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We say a set $A$ is a subset of another set $B$ if every element of $A$ is also an element of $B$, and we denote this by $A \subset B$. The empty set is a subset of every set, and every set is a subset of itself. The notation $A \subseteq B$ emphasizes that $A$ may be equal to $B$, while $A \subsetneq B$ says that $A$ is any subset of $B$ other than $B$ itself. In the latter case, $A$ is called a proper subset.

The following is a true statement:

$\emptyset \subset \{1, 2\} \subset \mathbb{N} \subset \mathbb{Z} \subset \mathbb{Q} \subset \mathbb{R} \subset \mathbb{C} \subset \mathbb{C}\cup\{\textrm{Groucho, Harpo, Chico}\} \supset \{1, 2, i, \textrm{Groucho}\}$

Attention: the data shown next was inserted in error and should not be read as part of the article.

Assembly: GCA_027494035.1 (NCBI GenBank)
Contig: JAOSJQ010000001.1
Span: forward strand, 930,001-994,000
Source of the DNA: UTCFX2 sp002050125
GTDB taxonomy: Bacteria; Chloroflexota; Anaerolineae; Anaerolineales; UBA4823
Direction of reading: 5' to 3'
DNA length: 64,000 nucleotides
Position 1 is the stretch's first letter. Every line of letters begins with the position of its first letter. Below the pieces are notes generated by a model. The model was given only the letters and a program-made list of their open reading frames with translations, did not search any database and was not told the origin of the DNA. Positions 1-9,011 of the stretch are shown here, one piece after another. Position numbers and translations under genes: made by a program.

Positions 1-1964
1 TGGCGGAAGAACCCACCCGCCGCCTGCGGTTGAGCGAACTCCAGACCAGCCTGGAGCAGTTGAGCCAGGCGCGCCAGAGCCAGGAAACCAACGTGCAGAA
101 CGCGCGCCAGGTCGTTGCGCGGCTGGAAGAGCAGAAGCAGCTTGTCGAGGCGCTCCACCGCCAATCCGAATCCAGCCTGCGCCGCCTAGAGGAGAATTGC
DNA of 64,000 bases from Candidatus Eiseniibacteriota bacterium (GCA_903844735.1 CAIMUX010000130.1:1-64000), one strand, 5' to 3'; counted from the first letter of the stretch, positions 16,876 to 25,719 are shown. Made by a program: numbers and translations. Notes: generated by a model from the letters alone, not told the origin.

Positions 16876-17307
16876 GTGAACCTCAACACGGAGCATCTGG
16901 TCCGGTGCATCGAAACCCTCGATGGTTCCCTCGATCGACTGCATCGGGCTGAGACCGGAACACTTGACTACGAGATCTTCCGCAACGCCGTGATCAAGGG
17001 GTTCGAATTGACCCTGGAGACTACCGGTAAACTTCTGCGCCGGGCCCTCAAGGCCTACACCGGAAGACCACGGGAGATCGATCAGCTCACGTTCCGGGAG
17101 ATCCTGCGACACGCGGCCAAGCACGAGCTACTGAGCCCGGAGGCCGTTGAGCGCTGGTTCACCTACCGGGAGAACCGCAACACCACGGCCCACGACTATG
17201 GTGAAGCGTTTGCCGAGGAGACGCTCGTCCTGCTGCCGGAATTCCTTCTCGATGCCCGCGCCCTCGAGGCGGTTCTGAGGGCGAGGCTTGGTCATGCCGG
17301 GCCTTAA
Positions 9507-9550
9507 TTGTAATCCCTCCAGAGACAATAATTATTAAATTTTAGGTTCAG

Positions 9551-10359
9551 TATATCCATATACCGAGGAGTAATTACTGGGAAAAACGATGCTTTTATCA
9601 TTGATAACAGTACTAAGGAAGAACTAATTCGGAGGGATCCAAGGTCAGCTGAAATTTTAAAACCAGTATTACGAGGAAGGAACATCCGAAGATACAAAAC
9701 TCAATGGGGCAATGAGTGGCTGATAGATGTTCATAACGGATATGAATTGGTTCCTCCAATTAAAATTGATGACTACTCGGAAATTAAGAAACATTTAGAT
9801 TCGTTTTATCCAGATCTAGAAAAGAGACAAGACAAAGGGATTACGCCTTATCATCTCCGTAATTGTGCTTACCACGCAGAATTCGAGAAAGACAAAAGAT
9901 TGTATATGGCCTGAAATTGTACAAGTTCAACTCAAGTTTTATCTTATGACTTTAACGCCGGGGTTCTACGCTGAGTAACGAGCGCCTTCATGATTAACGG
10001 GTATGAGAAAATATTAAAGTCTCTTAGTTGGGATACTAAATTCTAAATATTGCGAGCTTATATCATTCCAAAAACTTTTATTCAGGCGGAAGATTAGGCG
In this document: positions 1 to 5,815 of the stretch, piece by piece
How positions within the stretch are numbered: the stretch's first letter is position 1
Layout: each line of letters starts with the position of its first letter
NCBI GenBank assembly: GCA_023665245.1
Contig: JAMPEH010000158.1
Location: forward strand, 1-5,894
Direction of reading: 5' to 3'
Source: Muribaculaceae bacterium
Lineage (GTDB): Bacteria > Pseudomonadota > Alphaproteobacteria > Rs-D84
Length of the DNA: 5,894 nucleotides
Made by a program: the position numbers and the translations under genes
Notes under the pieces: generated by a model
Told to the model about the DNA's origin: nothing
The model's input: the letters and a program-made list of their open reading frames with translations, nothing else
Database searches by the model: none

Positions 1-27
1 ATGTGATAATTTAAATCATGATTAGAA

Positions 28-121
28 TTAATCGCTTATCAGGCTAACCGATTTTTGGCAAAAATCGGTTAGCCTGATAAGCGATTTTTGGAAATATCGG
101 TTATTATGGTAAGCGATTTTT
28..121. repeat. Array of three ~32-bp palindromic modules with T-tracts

The set of all subsets of a given set $S$ is called the power set of $S$ and is denoted $\mathcal{P}(S)$ or $2^S$. The number of subsets of $S$ is $2^{|S|}$.

Example Problems